Augustus Casely-Hayford, or just Gus to most people who know the urbane and influential leading light behind Africa 05, talks to Fly about turning round public perceptions of African arts.
What is your involvement with African culture?
For the last twenty years, I have tried my very best to get the mainstream arts sector in Britain to get more involved with African arts and artists: I have written, made television and radio programmes, curated, taught, politically advocated and screamed.
The stars have aligned, this could be such a major chance for Africa — I hope I can look back on this year and think we can now really begin to make sustainable change and to relish the future for Africa
How did the idea for Africa 05 come about?
Five years ago I remember thinking that half a decade on from Africa 95, nothing had really changed. I wanted to create a moment that really made a difference, not just for a year, but sustainably. So from the beginning, we have worked with the Arts Council to make sure that the programme is backed by programmes that will deliver for artists and audiences beyond 2005.
What were the major hurdles to overcome in getting it off the ground?
The Africa 05 partnership is now at more than 100 — getting the project to that stage has been incredibly hard. Convincing the mainstream that it was the right thing to do was not as tough as one might imagine, times have changed and the arts sector has really begun to embrace diversity — but raising the funding to support the necessary marketing, PR, audience development and evaluation has been a challenge — and I have to thank the Arts Council for coming through for us.
What are you most looking forward to in the events this year?
Everything; there is just so much that we have had to divide the season into four: visual arts in spring, film early summer, craft and design late summer and literature late summer. Have a look at www.bbc.co.uk/africa05 and you will see what I mean. It is impossible to pick a favourite.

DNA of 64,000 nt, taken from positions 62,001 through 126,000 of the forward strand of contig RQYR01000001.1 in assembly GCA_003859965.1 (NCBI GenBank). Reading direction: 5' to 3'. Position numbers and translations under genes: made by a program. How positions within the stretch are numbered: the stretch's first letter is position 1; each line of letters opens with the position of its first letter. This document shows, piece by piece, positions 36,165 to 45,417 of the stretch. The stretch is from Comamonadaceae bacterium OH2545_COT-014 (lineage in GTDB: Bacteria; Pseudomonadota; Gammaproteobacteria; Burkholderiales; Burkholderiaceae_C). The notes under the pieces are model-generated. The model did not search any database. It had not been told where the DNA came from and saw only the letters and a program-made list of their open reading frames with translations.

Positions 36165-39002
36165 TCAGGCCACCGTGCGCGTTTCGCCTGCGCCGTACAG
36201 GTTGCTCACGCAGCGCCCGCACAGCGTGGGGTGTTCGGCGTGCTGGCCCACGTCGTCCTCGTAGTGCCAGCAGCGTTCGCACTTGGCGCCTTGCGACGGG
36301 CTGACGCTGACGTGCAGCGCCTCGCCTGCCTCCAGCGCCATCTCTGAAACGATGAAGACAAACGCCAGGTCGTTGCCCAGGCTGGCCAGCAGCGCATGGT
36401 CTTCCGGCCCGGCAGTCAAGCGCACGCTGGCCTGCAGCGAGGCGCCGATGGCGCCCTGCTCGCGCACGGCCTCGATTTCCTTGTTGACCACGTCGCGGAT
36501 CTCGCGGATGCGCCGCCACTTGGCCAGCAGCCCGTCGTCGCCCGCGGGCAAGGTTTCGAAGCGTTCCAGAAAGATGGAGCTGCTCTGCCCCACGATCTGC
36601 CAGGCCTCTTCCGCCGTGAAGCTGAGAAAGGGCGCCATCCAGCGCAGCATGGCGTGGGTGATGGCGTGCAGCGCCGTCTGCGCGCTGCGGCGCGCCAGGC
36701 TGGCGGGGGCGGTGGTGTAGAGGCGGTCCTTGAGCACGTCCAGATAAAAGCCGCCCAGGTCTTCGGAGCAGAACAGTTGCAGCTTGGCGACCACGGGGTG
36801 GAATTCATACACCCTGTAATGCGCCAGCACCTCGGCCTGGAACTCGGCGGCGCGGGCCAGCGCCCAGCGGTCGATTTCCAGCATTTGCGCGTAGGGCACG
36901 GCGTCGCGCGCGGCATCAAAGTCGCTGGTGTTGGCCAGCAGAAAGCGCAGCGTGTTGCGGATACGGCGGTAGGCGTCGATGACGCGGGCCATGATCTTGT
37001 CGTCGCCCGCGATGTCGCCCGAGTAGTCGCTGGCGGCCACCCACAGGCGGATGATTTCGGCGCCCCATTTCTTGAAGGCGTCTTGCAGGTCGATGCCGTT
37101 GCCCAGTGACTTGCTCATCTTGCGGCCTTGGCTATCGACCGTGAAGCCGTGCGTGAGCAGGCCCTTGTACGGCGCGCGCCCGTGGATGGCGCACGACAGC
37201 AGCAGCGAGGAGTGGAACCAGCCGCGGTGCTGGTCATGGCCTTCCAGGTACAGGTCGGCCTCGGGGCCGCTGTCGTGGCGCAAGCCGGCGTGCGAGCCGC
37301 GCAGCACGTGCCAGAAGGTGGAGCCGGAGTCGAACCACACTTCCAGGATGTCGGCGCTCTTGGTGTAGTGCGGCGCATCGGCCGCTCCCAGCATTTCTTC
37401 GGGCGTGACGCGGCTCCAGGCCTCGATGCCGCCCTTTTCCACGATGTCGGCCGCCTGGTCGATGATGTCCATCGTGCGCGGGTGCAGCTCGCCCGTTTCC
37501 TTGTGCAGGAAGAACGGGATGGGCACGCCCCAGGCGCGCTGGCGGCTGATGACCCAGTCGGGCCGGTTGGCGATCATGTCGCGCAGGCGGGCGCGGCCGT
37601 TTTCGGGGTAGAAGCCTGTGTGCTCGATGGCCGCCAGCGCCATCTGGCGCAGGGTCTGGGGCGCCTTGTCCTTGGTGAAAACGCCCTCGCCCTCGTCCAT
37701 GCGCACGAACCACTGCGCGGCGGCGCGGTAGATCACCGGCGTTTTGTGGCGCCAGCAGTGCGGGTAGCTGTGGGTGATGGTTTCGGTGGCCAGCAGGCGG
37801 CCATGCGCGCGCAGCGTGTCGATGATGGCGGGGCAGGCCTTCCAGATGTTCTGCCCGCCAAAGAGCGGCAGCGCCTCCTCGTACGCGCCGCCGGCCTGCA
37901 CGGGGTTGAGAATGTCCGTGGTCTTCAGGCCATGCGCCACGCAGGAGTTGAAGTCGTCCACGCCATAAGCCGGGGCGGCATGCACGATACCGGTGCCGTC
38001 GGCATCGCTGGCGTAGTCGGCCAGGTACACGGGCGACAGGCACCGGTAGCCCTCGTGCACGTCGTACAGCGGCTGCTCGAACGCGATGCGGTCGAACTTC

How does Africa 05 tie in with other initiatives to improve life for Africans in general?
Since the end of the cold war, Africa has really been off the international political agenda and so it is fantastic that Tony Blair and Gordon Brown have chosen to highlight the continent’s problems and to use the EU and G8 presidencies to make real change. If the Arts can help to carry that important political message then I am very happy with that — but we have been planning Africa 05 for three and a half years, long before it was put on the agenda for this year’s political discussions.
It’s New Year’s Day, 2006. What do you hope you’ll be thinking about?
I am hoping I will be able to look back and feel a sense of pride and pleasure over what has happened this year and to pray that we do not have to revisit the same political and arts agenda in another ten years. The stars have aligned, this could be such a major chance for Africa — I hope I can look back on this year and think we can now really begin to make sustainable change and to relish the future for Africa.